LEGISLATIVE AND TECHNICAL AFFAIRS
Most States Now Require Remote Sellers to Collect Sales Tax
|Companies should assume that economic nexus is here to stay following last year’s South Dakota vs. Wayfair Supreme Court decision and plan accordingly. Nevertheless, for many small- and medium-size companies, there may be no sales tax exposure given current state tax thresholds.|
Companies without any physical presence in a state can now be required to collect sales tax based on their sales volume. In June 2018, the U.S. Supreme Court ruled in favor of a South Dakota state law requiring remote sellers to collect sales tax. (The term “remote” applies to internet, catalog and telephone sales, along with other types of transactions.) The court overturned the 1992 Quill decision, which required a physical presence to create “substantial nexus,” thereby allowing state sales tax collections.
A company can now have “economic nexus” in a state without otherwise having a physical presence. While granting South Dakota the right to require tax collections based on the volume of sales into the state, the court did not specifically rule on what amount of sales triggers an economic presence. Rather, it sent the South Dakota vs. Wayfair case back to a lower court to address the issue of whether the state law placed an undue burden on interstate commerce. The parties (Wayfair, Overstock and Newegg) then settled out of court in October 2018.
While the question of “undue burden” is technically unsettled, the Supreme Court ruling provided guidance when it deemed the South Dakota law as setting a sensible small-business safe harbor. The South Dakota law established a small-business exemption for retailers with less than $100,000 or 200 transactions in annual sales.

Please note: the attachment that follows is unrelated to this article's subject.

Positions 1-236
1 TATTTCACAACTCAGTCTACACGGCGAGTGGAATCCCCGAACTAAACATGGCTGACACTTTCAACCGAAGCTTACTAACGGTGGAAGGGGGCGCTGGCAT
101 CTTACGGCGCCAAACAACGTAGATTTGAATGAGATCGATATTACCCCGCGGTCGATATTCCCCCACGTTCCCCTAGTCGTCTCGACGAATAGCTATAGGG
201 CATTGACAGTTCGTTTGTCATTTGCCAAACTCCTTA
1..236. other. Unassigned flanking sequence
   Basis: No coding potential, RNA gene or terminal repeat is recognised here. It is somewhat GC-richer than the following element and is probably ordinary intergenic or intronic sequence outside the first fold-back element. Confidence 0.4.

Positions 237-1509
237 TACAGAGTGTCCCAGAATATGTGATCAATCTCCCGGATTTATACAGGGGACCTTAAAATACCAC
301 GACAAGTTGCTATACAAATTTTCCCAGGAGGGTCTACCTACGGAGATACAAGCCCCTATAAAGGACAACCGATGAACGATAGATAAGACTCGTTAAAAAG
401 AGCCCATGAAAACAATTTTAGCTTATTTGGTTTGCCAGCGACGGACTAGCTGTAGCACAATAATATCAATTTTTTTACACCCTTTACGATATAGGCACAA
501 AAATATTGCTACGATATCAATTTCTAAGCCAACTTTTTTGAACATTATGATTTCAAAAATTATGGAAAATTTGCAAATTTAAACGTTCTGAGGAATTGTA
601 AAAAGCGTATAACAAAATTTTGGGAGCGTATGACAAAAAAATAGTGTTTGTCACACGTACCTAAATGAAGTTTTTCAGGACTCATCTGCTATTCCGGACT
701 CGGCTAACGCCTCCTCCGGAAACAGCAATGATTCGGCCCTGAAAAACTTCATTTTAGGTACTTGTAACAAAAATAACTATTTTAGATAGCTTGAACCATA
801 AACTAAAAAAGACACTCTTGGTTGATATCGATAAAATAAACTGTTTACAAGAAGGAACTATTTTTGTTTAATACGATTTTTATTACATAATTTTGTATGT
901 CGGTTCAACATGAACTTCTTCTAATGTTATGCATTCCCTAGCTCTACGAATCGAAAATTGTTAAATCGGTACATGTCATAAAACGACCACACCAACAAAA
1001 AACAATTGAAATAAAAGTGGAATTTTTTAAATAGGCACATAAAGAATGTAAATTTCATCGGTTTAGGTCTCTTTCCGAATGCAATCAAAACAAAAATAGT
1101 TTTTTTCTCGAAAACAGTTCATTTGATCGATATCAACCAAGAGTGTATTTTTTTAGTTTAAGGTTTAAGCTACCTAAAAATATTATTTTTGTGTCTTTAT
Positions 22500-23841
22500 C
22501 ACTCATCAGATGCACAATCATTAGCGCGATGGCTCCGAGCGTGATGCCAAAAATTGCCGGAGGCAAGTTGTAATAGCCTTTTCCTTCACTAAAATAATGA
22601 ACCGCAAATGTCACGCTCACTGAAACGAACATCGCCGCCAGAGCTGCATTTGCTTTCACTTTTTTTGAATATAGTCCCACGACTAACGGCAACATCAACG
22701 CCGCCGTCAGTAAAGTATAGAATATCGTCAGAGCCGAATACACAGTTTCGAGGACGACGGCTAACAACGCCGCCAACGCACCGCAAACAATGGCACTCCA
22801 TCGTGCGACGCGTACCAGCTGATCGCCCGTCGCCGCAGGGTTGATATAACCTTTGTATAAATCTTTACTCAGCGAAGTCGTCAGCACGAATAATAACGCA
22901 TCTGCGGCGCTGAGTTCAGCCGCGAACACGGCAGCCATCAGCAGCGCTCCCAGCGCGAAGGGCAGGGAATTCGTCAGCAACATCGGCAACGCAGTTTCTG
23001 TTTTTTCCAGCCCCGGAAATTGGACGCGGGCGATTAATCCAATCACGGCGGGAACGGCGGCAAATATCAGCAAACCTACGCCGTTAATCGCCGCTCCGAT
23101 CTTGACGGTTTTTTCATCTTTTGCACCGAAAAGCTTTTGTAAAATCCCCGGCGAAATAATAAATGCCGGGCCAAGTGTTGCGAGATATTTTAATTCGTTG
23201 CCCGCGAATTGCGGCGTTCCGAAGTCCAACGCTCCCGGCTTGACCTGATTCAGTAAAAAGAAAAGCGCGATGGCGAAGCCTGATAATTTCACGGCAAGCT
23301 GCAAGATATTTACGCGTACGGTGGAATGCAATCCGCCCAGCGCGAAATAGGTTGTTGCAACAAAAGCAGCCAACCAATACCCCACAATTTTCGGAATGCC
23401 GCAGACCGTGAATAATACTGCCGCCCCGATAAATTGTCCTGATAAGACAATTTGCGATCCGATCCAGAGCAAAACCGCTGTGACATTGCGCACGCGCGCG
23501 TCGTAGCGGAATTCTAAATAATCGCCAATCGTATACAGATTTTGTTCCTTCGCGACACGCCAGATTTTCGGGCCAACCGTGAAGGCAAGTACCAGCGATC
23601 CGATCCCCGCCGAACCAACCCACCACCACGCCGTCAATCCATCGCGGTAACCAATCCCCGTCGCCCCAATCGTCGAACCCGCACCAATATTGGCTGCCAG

The court noted that the law provided small-business sellers with a reasonable exemption and prohibited retroactive collection. The court also observed that South Dakota is part of the Streamlined Sales and Use Tax Agreement (SSUTA). The SSUTA is intended to address tax collection burdens by creating a single, state-level tax administration, simplified tax rates and tax returns, uniform definitions, a central electronic registration system for all member states, and the availability of free tax administration software. (There are currently 23 participating SSUTA states in addition to Washington, D.C. For more information, visit
Economic nexus for remote sellers is based on sales revenue or the number of transactions or both. Companies should assume that economic nexus is here to stay following last year’s Supreme Court decision and plan accordingly. The court decision has made it less likely that the U.S. Congress will address the issue through federal legislation.
States have been eager to collect sales tax revenues for years and have been quick to enact laws and update regulations following the court ruling. Since the court indicated that the thresholds set under the South Dakota law seemed reasonable ($100,000 or 200 transactions), many states have adopted the same thresholds or are setting higher levels.
How Should Companies Respond to the New
Developments Governing State Sales Tax?
First, does your company exceed the threshold for remote sales tax nexus? For most states, the threshold is relatively high: $100,000 or 200 transactions in annual sales. For many small and medium-size companies, there may be no exposure.
If your company does meet a state’s economic nexus threshold, should a company immediately register, collect and remit the taxes? Not necessarily.
For all companies, this is a time to step back and review all potential liabilities. For example, is there a chance that your company already had physical nexus and should have been collecting sales taxes due to the presence of a sales representative, a distribution or storage facility, or participation in a trade show? Some states also have economic franchise and other tax obligations. It is important to review the status of a company’s presence in a state before registering to collect sales tax.